Registers have the benefit of using what’s already there. So, they’re not too expensive, and they’ll get the job done. Anyone who’s looking to warm up their basement on a budget should consider them.

There are only a few downsides when it comes to registers. Most of the time, they’ll do the job well enough. But, since they’ll be coming out of the ceiling, they might not warm up the floor much. Also, you might still want to hire a professional to install them. Otherwise, you’d run the risk of damaging your ductwork.

Ductless Mini-Splits

Is part of your basement still above ground? If so, then using a mini-split system could be your best bet. These work similarly to your typical HVAC systems. However, they don’t require any ducts. One part sits on the inside of your wall, and the other sits outside. A small conduit connects them, running through the wall. You’ve probably seen one of these if you’ve ever stayed at a hotel, too.

Ductless mini-splits have a ton of benefits. First, they’re rather affordable most of the time. On top of that, they’re great at heating up the whole room. Running them won’t use a ton of electricity, either.

The only real downside to a mini-split system would be where they can be installed. If your basement sits entirely underground, these won’t be an option. Since part of them must be outside, you’ve got to have a basement that’s partially uncovered.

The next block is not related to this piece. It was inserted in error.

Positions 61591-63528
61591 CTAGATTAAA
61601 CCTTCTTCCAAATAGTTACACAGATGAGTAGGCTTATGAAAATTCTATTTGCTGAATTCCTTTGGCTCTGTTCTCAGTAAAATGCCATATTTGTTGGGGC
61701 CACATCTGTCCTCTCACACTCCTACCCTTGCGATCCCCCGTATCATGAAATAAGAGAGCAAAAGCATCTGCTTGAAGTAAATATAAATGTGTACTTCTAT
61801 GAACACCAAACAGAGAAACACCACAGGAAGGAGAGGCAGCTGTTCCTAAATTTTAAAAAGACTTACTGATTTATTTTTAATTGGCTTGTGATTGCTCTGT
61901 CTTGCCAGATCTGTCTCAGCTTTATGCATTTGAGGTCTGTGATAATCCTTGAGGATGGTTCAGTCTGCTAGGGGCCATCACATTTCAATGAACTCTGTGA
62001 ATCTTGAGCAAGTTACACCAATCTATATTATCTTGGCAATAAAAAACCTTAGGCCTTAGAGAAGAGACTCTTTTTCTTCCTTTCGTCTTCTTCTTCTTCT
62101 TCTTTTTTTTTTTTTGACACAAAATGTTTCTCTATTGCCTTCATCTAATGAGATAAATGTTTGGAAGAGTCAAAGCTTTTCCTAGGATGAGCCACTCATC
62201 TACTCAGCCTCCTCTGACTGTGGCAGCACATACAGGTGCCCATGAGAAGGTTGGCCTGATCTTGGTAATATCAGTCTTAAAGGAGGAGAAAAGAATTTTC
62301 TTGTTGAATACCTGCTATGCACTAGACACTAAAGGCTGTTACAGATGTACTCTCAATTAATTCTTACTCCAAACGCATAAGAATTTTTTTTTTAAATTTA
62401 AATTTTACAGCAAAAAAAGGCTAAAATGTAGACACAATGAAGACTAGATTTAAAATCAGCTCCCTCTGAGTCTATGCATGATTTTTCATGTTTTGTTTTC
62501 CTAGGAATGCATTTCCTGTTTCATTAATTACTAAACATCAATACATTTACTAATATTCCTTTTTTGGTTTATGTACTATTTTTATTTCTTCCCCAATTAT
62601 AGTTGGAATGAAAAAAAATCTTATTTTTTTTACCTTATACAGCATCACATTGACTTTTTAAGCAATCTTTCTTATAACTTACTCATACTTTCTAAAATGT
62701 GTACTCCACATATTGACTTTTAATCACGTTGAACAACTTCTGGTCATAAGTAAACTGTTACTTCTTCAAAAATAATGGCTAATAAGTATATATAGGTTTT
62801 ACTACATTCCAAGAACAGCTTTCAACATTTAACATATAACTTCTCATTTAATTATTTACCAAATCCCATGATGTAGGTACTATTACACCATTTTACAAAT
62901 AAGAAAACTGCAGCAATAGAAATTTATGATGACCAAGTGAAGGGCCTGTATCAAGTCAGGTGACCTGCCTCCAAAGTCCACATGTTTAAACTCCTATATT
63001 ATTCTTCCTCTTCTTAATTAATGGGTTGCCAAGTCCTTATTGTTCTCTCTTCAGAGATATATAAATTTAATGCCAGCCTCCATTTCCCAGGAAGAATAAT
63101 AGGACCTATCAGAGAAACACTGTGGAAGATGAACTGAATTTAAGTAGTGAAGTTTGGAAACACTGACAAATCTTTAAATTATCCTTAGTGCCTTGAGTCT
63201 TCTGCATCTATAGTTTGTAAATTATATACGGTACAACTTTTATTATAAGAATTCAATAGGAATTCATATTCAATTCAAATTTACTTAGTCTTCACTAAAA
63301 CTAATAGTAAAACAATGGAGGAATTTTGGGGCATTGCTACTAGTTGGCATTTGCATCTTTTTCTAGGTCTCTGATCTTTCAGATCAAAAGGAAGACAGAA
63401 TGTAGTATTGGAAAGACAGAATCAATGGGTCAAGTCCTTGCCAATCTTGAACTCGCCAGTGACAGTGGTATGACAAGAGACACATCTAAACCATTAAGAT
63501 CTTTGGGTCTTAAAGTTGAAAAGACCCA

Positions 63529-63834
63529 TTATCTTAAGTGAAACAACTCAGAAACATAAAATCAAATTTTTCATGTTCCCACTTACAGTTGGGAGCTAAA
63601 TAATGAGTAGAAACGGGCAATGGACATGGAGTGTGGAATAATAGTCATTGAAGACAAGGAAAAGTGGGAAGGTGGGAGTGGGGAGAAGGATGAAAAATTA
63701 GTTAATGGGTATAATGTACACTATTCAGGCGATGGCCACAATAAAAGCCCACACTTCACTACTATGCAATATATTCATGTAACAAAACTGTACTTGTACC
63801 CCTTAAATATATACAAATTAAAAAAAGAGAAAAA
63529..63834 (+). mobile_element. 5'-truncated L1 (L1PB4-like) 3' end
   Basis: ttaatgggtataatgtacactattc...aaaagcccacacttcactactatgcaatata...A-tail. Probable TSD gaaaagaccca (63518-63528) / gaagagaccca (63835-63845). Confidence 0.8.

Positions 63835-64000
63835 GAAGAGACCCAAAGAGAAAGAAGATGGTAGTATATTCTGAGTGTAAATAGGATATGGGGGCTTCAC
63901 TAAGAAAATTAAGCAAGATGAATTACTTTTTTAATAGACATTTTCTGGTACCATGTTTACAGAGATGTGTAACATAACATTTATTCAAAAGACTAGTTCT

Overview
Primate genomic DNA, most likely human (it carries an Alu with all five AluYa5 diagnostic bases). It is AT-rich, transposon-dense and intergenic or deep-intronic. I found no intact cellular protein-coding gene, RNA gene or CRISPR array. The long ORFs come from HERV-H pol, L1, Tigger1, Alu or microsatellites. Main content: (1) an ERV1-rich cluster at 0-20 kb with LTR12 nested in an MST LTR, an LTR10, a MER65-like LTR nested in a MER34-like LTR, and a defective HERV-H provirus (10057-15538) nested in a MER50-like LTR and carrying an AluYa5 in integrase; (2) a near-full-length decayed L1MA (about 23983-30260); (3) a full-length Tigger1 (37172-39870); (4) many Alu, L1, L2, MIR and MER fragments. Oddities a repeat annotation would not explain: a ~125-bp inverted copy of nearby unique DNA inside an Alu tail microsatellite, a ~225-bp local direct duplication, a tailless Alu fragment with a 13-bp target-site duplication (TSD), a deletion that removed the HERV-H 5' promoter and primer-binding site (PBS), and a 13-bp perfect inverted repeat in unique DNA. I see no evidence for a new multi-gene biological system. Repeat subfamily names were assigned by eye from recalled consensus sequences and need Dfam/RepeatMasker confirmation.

Convection Baseboard Heaters

Baseboard heaters are some of the most popular options. These sit along the bottom of the wall, where it touches the floor. Convection models plug into the wall. Usually, they’ve got to have a 220V outlet, though. As long as you’ve got one of those in the basement, these are great at keeping it warm.

Convection models are great if you’ve got a smaller basement. They work by using electricity to warm up a heating element, similar to your toaster. They aren’t any fans in them, either. So, they won’t make a ton of noise. As the heating element warms up, heat disperses through the air.

The biggest benefit of a convection model would be its ease of install. You’ve just got to plug them in, and they’ll be good to go. Also, you can get them in various sizes. Usually, they range between 20-inches and 90-inches. The larger the unit, the more heat it’ll produce. And, finally, they’re not all that expensive.